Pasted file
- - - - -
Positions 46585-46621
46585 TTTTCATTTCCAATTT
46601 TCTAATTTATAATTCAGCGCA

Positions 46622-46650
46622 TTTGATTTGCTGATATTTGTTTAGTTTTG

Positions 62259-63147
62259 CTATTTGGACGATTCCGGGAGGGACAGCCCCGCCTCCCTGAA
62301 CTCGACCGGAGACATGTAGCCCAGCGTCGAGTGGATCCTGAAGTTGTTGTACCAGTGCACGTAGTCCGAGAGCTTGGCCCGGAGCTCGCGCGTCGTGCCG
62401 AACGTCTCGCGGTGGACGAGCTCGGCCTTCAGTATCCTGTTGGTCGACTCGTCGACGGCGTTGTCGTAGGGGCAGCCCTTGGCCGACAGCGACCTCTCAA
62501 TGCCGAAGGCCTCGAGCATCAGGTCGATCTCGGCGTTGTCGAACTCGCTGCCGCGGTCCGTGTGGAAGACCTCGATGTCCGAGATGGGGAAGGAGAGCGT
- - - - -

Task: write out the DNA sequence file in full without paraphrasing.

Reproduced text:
Positions 46585-46621
46585 TTTTCATTTCCAATTT
46601 TCTAATTTATAATTCAGCGCA

Positions 46622-46650
46622 TTTGATTTGCTGATATTTGTTTAGTTTTG

Positions 62259-63147
62259 CTATTTGGACGATTCCGGGAGGGACAGCCCCGCCTCCCTGAA
62301 CTCGACCGGAGACATGTAGCCCAGCGTCGAGTGGATCCTGAAGTTGTTGTACCAGTGCACGTAGTCCGAGAGCTTGGCCCGGAGCTCGCGCGTCGTGCCG
62401 AACGTCTCGCGGTGGACGAGCTCGGCCTTCAGTATCCTGTTGGTCGACTCGTCGACGGCGTTGTCGTAGGGGCAGCCCTTGGCCGACAGCGACCTCTCAA
62501 TGCCGAAGGCCTCGAGCATCAGGTCGATCTCGGCGTTGTCGAACTCGCTGCCGCGGTCCGTGTGGAAGACCTCGATGTCCGAGATGGGGAAGGAGAGCGT